Really, at the point where players are designing missions it might be nice if the game somehow switched to being something of an RTS, where competing mega-players are trying to rule the galaxy by sending fleets of ships at eachother; especially since we aren't talking about having huge numbers of players online. Not sure that's possible though.

One issue I could see with an EVE-style setup is dealing with players griefing the "stable at 16~ players" restriction.  Maybe, just maybe time compression ala EVE could resolve it, but it isn't something we're really looking into building into the engine atm.  Otherwise you'd need to prevent 10 players of one faction from gimping another 10 players by outnumbering them in a sector before their teammates could join in.

Hadn't even considered that, which could be a big problem. Capping the system as "Stable at X players" should prevent EVE-style meta-war shenanigans though.
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Holy Thunder

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Re: The Evolution Of Ship Design, Combat, And Player Tactics
« Reply #16 on: March 25, 2014, 12:45:24 pm »
And you guys are doing great for pioneering it. I keep wanting a game exactly like this to happen and pop up in the app store, and it keeps not being there. As technology advances, it's inevitable I think that a game like this will take off and we'll all be satisfied. In the meantime, just having a sandbox lego-like game where mutually agreed PvP can happen is enough.

And until it gets here, just thinking about such a game has significant entertainment value in itself.
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Re: The Evolution Of Ship Design, Combat, And Player Tactics
« Reply #17 on: March 25, 2014, 01:38:04 pm »
Quote from: Holy Thunder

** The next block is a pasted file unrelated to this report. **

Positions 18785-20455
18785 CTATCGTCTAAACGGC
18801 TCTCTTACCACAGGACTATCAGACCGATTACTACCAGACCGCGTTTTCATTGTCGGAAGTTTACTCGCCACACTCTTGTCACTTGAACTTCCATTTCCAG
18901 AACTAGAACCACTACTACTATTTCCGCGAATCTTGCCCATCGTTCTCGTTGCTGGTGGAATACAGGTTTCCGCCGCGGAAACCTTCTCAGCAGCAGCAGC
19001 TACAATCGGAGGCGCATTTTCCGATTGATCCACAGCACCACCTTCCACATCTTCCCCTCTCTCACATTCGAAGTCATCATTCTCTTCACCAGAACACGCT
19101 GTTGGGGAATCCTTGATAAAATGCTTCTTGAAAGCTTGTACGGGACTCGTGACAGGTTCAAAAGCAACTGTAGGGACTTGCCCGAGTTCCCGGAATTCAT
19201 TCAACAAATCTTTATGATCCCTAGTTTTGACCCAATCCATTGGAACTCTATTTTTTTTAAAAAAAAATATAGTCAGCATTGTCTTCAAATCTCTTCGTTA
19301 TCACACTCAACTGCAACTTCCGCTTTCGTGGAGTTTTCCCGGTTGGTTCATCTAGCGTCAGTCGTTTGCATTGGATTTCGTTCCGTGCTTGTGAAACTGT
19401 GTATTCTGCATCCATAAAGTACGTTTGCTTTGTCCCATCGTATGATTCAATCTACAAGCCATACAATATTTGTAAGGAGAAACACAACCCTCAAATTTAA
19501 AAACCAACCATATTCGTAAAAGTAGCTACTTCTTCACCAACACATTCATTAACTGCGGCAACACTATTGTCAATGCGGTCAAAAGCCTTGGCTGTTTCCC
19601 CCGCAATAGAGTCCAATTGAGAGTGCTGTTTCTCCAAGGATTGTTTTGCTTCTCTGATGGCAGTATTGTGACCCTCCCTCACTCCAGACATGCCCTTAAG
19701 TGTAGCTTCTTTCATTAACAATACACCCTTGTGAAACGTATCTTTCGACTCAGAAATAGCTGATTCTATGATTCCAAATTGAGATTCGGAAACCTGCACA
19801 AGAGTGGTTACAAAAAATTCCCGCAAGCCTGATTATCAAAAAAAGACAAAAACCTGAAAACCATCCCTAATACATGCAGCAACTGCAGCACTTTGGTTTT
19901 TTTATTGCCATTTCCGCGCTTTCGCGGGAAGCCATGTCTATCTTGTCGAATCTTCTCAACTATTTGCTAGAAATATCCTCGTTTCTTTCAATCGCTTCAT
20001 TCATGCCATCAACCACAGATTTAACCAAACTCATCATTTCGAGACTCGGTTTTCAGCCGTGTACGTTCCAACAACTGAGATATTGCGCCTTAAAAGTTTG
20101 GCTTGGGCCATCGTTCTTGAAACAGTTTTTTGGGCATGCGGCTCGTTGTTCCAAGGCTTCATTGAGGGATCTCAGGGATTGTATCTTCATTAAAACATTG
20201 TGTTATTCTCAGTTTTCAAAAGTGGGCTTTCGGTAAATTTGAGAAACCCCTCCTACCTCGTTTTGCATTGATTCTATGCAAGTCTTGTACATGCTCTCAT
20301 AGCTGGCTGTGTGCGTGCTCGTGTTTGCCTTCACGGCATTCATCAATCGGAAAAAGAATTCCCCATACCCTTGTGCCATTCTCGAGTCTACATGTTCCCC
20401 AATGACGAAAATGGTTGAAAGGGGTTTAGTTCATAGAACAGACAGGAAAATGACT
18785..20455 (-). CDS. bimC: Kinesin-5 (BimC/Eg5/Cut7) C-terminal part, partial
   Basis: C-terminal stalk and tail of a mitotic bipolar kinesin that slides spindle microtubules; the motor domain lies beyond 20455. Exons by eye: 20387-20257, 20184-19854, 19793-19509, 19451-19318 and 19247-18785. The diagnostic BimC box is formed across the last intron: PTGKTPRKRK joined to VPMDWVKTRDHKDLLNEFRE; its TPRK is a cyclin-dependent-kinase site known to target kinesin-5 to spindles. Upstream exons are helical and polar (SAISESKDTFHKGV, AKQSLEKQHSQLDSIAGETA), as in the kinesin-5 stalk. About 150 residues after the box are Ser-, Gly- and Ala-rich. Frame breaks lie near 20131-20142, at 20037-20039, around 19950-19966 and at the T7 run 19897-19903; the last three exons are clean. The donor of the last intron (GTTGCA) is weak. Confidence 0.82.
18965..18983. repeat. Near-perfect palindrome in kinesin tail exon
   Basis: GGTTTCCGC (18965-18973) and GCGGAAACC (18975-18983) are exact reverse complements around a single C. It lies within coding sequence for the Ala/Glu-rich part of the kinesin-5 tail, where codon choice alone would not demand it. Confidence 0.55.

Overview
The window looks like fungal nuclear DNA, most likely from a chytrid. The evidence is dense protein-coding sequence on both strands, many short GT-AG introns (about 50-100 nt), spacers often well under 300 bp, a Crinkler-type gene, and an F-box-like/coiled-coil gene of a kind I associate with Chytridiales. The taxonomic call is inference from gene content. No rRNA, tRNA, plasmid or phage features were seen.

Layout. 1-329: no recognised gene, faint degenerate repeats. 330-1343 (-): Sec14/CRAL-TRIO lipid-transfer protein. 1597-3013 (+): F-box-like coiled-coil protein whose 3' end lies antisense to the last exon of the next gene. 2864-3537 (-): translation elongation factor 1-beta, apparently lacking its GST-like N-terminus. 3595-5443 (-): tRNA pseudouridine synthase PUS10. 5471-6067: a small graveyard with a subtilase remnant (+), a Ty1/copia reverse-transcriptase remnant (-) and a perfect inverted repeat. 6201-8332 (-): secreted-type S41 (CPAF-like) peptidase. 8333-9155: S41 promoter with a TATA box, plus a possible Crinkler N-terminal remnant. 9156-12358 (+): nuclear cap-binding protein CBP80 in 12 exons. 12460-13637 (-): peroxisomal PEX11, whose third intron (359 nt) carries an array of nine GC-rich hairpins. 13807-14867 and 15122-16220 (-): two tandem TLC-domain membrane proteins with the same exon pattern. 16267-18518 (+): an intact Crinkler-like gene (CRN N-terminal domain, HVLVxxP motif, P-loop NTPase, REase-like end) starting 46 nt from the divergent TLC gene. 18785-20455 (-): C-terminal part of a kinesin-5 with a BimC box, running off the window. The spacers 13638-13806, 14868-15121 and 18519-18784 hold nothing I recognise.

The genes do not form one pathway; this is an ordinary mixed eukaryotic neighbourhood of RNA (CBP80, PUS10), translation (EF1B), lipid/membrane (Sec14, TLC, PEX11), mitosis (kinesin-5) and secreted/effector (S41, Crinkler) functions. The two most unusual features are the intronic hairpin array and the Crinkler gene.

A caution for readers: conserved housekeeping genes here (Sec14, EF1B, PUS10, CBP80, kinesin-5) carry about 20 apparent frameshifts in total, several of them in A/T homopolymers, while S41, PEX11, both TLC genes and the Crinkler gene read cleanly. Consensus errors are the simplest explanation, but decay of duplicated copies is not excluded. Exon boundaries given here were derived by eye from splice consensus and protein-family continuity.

And you guys are doing great for pioneering it. I keep wanting a game exactly like this to happen and pop up in the app store, and it keeps not being there. As technology advances, it's inevitable I think that a game like this will take off and we'll all be satisfied. In the meantime, just having a sandbox lego-like game where mutually agreed PvP can happen is enough.

We want BR to be a game that endures, not a flash in the pan that delivers flavor of the week features. (Even if it means crossing the desert of the no food for a while. :o)

And until it gets here, just thinking about such a game has significant entertainment value in itself.

Blockade Runner: Pay $10 to think about other games!  ;D
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Me2005

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Re: The Evolution Of Ship Design, Combat, And Player Tactics
« Reply #18 on: March 25, 2014, 03:21:36 pm »
Blockade Runner: Pay $10 to think about other games!  ;D

I knew it! >:D
But you were dead a thousand times. Hopeless encounters successfully won. A man long dead, grafted to machines your builders did not understand. You follow the path, fitting into an infinite pattern. Yours to manipulate, to create and rebuild.

I know who you are.

You are destiny.

RLS0812

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Re: The Evolution Of Ship Design, Combat, And Player Tactics
« Reply #19 on: March 30, 2014, 02:48:58 pm »
 All you's have to do now is make the the server software able to expand over several networks, and hundreds of servers per network.
<joking>It should only take 1 or 2 hours, right ? </joking>